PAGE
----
Extreme rain resulted in flooding across the Northeast on Sunday. Records were smashed, including an all-time record rainfall at the JFK International Airport in NYC.
The New York City JFK Airport set the wettest day on record with 7.80 inches on Sunday. This smashed the all-time daily rainfall record of 6.27 inches on June 30, 1984. The old daily rainfall record was 0.96 of an inch of rain set in 2008.
The normal rainfall for the month of August at the JFK Airport is 3.68 inches, so nearly twice the normal monthly rainfall was delivered in one day.
Cars submerged under floodwaters in Staten Island, New York City on Sunday August 14, 2011. Photo courtesy of AccuWeather.com Facebook fan Mike B.
The excessive rainfall amounts in the Northeast with this storm are more on par with the rain from a tropical storm or a hurricane. Significant flooding resulted in many communities. Many roads were closed and swift water rescues performed as flood waters rose quickly.
Topping the list of excessive rainfall amounts, Lido Beach, N.Y., got an astounding 10.87 inches of rain.
Newark, N.J., was deluged by 6.40 inches of rain. This broke the old rainfall record of 1.11 inches set in 1999.
Philadelphia got 4.84 inches of rain on Sunday, shattering the old daily rainfall record of 1.77 inches set in 1977. The inundating rain surpasses the normal monthly rainfall of 3.50 inches.
More daily rain records set on Sunday:
-New York City (LaGuardia Airport): 6.60 inches; old record 3.51 inches/2005
-New York City (Central Park): 5.81 inches; old record 3.10 inches/2005
-Islip, N.Y.: 5.31 inches; old record 1.04 inches/1994
-Trenton, N.J.: 4.66 inches; old record 3.40 inches/1999
-Bridgeport, Conn.: 2.75 inches; old record 1.79 inches/1999
Contributing Factors to the Flood Situation
The main reason for the flooding is that the storm system that has been unleashing the rainfall moved very slowly across the mid-Atlantic, allowing torrential downpours to keep moving across the same areas repeatedly.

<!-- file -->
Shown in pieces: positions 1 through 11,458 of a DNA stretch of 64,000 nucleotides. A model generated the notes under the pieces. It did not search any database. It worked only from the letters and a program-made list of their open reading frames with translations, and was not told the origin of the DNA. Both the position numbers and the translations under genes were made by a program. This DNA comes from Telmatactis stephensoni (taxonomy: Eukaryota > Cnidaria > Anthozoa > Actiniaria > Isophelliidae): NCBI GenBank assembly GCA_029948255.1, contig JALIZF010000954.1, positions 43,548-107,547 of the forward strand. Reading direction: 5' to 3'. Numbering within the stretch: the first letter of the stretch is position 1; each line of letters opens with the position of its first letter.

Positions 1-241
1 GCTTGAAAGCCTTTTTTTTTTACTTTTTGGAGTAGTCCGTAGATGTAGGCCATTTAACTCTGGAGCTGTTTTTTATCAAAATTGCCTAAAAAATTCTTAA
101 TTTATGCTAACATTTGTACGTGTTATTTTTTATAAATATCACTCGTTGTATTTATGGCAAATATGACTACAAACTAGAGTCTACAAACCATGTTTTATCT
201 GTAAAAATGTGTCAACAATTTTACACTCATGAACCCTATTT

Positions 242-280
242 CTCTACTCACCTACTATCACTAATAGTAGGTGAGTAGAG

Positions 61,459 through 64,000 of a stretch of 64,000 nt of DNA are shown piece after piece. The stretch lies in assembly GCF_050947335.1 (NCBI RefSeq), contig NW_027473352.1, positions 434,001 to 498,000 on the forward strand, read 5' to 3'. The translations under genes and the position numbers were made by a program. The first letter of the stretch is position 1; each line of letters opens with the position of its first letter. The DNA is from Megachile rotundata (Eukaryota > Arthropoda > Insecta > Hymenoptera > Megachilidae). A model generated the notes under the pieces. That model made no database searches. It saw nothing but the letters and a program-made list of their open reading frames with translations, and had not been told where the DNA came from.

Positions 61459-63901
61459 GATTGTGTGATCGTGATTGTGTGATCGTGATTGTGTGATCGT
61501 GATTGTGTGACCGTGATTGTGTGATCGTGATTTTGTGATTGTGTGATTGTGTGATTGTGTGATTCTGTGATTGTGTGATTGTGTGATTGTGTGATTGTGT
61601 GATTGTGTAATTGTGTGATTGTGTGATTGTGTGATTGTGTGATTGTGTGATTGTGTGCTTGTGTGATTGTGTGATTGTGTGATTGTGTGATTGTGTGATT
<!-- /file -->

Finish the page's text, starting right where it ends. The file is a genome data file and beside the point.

The storm system was able to tap into moisture from both the Gulf of Mexico and the Atlantic.
Unfortunately, the storm system will skirt slowly up the Northeast Coast through tonight, allowing more heavy rain to pour down and aggravate flooding.
Another factor of the flooding is the fact that there has been a very dry pattern set up across the Northeast this summer. When there has been a dry pattern in place, water is not able to penetrate the parched soil as easily.
The U.S. Drought Monitor release on Aug. 9, 2011, shows abnormally dry to moderate drought conditions across portions of the Northeast. The dry conditions are likely a contributing factor to some of the flooding.
The total of 7.80 inches of rain that fell at the JFK International Airport is almost as much rain that fell during the months of May, June and July combined (7.96 inches).
Several storms will bring periods of rain and gusty winds to the west coast of the United States this week.
Colder weather, and in some cases, a taste of winter with snow will continue to invade the northeastern United States this weekend.
Dry weather set to dominate the southern United States into November will only worsen the already extreme drought conditions.
The changing of the seasons will bring beneficial rainfall to northern Brazil, a region that has experienced severe drought over the past several years.
Damaging storms pounded the Pacific Northwest, while two powerful typhoons struck the Philippines within a four-day span.
Typhoon Haima made a second landfall in southeast China on Friday after leaving at least 13 dead in the northern Philippines.
Newbury, VT (1843)
12 inches of snow.
East Coast, USA (1878)
"Gale of '78;" hurricane center over Richmond, VA. Washington, DC. barometer reading of 28.78"/975 mb. Cape May had winds of 84 mph from the SE. Highest tide ever for the Delaware River. Winds 100 mph at Wilmington, DE. Severe damage in Philadelphia.
Off British Columbia Coast (1918)
The Princess Sophia struck a coastal reef in severe storm and sank. All 343 aboard drowned.